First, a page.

What was mainstream sexual politics like?

WEDNESDAY, OCTOBER 6, 2021

Robin Givhan's column: This morning, the increasingly tabloidized web site of the Washington Post caught up with a personage it had largely been disappearing.

We refer to the Robin Givhan, the Post's "senior critic at large." 

Givhan's columns are called "The Critique." In print editions, the columns run in a fairly prominent place—across the top of page A2, once or twice a week.

Until today, the web edition of the Post had seemed unaware of Givhan's existence. It was virtually impossible to find her columns at the paper's web site. Quite literally, if you entered her name in the Post's search engine, it wouldn't produce a link to her columns until several days had passed!

This was just one part of the puzzling disconnect between the two versions of the Post—the more traditional newspaper which arrives at people's homes in the morning, versus the largely dumbnified version which now appears in-line.

(Until some time in August, the Post's web site produced a listing of the "stories" in that day's print edition. That service no longer exists.)

Full disclosure! We've been biased against Givhan dating all the way back to November 2000. 

At that time, and for many years, Givhan was a fashion writer for the Post, and she may well have been a very good one. The leading authority on her career summarizes it as shown, through the year 2014:

Robin Givhan (born September 11, 1964) is an American fashion editor and Pulitzer Prize winning writer.

Givhan was a fashion editor for The Washington Post. She joined the Post in 1995, and left in 2010 to become the fashion critic and fashion correspondent for The Daily Beast and Newsweek. She returned to the "Post" in 2014.

Givhan won the Pulitzer Prize for Criticism in 2006, the first time the award was given to a fashion writer. The Pulitzer Committee cited Givhan's "witty, closely observed essays that transform fashion criticism into cultural criticism."

Givhan returned to the Post in 2014. She's still at the Post today, writing the columns of which the web site seemed to be unaware until this very morning.

Despite her acclaim as a fashion writer, we've been biased against Givhan ever since November 2000. We've been biased against her because of the astounding column she wrote about Katherine Harris.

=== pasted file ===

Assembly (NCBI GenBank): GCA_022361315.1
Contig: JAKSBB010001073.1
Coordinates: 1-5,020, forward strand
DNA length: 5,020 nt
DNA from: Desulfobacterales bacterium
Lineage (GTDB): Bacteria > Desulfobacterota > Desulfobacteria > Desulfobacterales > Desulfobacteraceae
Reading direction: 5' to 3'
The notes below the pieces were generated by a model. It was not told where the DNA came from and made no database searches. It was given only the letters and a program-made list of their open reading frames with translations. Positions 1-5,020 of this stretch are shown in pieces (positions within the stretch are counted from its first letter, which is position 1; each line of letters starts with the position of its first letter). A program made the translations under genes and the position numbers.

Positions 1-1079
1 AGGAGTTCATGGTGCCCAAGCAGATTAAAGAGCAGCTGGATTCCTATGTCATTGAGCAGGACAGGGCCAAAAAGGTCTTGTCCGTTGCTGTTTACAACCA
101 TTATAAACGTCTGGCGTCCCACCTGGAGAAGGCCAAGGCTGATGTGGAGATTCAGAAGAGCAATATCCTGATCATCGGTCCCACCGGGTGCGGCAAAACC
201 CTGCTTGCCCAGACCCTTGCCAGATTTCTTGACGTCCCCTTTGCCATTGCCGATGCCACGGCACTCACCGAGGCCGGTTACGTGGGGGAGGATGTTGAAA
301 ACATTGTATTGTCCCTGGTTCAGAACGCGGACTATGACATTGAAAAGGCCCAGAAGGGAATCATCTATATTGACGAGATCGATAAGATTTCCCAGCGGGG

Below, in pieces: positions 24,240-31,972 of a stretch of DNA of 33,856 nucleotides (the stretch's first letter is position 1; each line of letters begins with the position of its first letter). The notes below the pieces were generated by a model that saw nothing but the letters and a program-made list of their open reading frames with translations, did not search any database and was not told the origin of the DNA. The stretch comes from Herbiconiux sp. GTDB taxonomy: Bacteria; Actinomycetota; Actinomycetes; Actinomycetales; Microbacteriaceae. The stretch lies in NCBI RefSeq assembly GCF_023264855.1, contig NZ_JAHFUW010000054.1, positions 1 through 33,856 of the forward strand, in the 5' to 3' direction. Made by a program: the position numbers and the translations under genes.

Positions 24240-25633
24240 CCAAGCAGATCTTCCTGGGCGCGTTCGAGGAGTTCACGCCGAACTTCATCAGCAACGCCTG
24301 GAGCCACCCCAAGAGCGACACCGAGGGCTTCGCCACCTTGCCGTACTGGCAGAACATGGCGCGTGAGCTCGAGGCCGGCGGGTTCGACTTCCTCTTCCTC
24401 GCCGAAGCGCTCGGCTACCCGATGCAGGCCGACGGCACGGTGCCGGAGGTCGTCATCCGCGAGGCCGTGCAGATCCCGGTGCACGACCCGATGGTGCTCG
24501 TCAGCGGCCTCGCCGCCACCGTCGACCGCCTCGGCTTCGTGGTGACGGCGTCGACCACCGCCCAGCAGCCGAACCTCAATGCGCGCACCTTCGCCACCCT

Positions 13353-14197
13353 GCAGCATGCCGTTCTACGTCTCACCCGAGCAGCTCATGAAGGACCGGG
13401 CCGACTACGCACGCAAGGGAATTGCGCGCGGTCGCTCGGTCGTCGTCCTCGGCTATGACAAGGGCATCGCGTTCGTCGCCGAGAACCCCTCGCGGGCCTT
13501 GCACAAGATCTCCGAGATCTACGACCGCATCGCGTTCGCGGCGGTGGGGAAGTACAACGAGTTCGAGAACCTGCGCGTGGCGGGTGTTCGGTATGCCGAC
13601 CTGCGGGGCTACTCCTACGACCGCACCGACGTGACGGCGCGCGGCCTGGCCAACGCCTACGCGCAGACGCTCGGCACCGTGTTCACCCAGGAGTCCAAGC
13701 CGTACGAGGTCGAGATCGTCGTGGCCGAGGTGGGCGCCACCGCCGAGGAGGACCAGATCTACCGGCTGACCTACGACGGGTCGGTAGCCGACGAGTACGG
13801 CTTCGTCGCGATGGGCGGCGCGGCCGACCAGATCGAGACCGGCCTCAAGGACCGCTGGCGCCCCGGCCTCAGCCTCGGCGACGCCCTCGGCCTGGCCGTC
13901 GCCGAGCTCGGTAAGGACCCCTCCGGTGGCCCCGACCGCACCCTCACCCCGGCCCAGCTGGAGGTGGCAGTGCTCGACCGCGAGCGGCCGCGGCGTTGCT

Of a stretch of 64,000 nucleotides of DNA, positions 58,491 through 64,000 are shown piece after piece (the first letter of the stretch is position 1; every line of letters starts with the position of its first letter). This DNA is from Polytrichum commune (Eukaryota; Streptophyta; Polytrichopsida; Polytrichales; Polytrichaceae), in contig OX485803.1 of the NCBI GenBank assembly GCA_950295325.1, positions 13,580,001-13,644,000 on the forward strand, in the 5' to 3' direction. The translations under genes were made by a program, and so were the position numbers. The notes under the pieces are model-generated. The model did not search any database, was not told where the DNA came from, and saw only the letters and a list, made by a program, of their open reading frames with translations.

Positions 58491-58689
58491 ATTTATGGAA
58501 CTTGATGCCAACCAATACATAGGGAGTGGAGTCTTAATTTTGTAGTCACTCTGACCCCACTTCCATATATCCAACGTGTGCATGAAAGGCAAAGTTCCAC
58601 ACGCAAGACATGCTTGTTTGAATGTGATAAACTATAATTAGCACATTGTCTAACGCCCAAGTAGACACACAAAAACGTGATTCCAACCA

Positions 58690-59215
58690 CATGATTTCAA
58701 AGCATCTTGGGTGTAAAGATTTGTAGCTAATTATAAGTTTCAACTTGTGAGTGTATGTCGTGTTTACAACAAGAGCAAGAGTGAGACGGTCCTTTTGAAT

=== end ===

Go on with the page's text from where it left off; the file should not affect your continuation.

Harris had the misfortune of being Florida's secretary of state during the 2000 Florida recount. This thrust her onto the public stage in a very dramatic way.

Givhan's astonishing column about Harris was a bit of a mainstream / liberal "own goal." At a time when the liberal world was praying that the Gore campaign could emerge victorious from a very confusing recount, Givhan managed to create a great deal of sympathy for the Republican state official with all those ties to Governor Jeb Bush.

How did Givhan manage to do this? She did it through a mocking column which carried this mocking headline:

The Eyelashes Have It

For those who want to understand what mainstream sexual politics were like as of the year 2000, that column serves as a bit of a primer. 

It helps explain the ugly way Candidate Gore was attacked, starting in November 1999, for hiring Naomi Wolf as a campaign adviser. (At the time, Wolf was a thoroughly mainstream figure and an acclaimed author.)

It helps explain the way certain figures in the mainstream press ridiculed Monica Lewinsky. It helps explain the ludicrous conduct of many major journalists during the Clinton impeachment chase and during the subsequent Gore campaign.

In fairness to Givhan, everyone makes mistakes.  In this case, hers was an absolute dilly. Her condescension and her contempt could not have been more obvious or less appropriate. 

No, her column didn't change the way the Florida recount turned out. But it was one of various ridiculous plays which made the road that much harder.

Givhan ridiculed Harris' appearance during her crazy column. Headline included, the column started as shown below, with Givhan restricting herself to a strange act of clairvoyance:

GIVHAN (11/18/00): The Eyelashes Have It

The first time the country got a good look at Florida Secretary of State Katherine Harris, it was in the wee hours of the morning on Nov. 8. Television viewers were bleary-eyed, and the realization that the election was spiraling into a Kabuki drama of chads, butterflies and boils hadn't sunk in. Harris sat hunched in a Shakespeare T-shirt. She looked tired and tousled and like a forty-something woman who hadn't gotten enough sleep. And viewers accepted that without comment because they recognized and could understand the image: honest human imperfection.

How could Givhan possibly know what "viewers" had "accepted without comment" in the wee hours of that fateful night and morning? 

Obviously, Givhan couldn't know any such thing. But at that point, the absurdity turned to ugly condescension. The mockery was overt, obvious. As the fashion writer continued, she offered Post readers this:

GIVHAN (continuing directly): By the time perplexed Americans got another gander of her, she was suited up for business. Her cascade of auburn hair did a lazy Veronica Lake dip over one eye. Her lips were overdrawn with berry-red lipstick—the creamy sort that smears all over a coffee cup and leaves smudges on shirt collars. Her skin had been plastered and powdered to the texture of pre-war walls in need of a skim coat. And her eyes, rimmed in liner and frosted with blue shadow, bore the telltale homogenous spikes of false eyelashes. Caterpillars seemed to rise and fall with every bat of her eyelid, with every downward glance to double-check--before reading--her most recent "determination."